Points cap firms for next season

Headshot of Cameron Newbold
Cameron NewboldAlbany Advertiser

The Great Southern Football League appears set to adopt a player points system for the upcoming season, with a final meeting early next month to decide the specifics after each of the six clubs met with the league executive last week.

A player points system under the WA Country Football League guidelines was raised at the GSFL’s recent annual general meeting and, after much discussion and debate, president Joe Burton has given his strongest indication yet it will be introduced.

Burton believes all participating clubs support the introduction of the points system in 2018, despite some clubs being apprehensive when the idea was raised.

The GSFL will meet with a representative from each of the six clubs at next month’s meeting, when Burton believes local by-laws will be created and more discussion will be had on how many points each team will be allowed.

Get in front of tomorrow's news for FREE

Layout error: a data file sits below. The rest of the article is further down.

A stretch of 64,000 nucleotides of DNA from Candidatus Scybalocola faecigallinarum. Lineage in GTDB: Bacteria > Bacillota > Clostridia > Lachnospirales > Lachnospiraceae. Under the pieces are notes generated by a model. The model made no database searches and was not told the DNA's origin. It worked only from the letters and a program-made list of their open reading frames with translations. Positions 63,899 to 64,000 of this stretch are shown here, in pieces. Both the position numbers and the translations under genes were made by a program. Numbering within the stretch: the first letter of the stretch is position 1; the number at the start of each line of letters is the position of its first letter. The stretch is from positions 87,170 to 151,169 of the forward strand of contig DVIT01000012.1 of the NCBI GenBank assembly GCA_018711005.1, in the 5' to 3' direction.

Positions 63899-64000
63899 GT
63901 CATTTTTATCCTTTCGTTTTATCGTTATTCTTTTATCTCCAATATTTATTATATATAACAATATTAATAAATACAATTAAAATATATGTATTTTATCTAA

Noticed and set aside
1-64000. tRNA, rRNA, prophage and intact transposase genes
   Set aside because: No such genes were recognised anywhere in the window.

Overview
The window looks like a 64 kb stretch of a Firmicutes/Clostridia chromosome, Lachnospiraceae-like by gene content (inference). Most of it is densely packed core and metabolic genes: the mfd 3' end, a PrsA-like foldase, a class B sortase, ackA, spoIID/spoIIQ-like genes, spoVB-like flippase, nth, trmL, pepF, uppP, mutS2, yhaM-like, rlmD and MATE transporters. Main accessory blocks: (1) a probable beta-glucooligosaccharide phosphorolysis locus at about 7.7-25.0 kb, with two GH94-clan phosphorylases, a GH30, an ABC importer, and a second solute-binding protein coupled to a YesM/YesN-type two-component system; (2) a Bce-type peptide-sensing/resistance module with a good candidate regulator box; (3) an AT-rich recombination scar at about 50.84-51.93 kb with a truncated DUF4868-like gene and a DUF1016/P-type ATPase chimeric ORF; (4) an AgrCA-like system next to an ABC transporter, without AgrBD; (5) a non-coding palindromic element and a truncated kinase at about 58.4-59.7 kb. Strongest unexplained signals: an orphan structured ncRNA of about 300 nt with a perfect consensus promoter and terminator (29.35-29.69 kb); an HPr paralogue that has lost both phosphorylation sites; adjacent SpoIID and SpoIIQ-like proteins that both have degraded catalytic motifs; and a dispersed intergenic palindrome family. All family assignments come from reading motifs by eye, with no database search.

Journalism for the curious Australian across politics, business, culture and opinion.


“Everyone is agreeable on the points system coming in,” he said.

“The details still have to be finalised but we have the support of all the clubs. The league hasn’t adopted anything yet, but once the by-laws are created, the directors will have a meeting in mid-January to finalise it and then move for it to be introduced.”

Burton said under the proposed plans, Albany, who have won one game in their league existence, would receive the most points, with Denmark-Walpole and Mt Barker next.

The three traditional Albany-based clubs — North Albany, Royals and Railways — would get significantly fewer points, but discussion was ongoing as to whether those three get the same figure or a staggered figure on where they finished in season 2017, Burton said.

“Perhaps the three bigger Albany clubs will be staggered — that’s still being discussed,” he said.

“But we don’t want to go over 30 points with them.

“That would defeat the purpose.

“This is about helping the Sharks, but at the end of the day it’s about evening up the competition.

“It means one club can’t attract all the good players into their side.

“We can’t force players to go somewhere. I wouldn’t think we’ll get it spot-on in year one, but I’d imagine we will be pretty close.”

Get the latest news from thewest.com.au in your inbox.

Sign up for our emails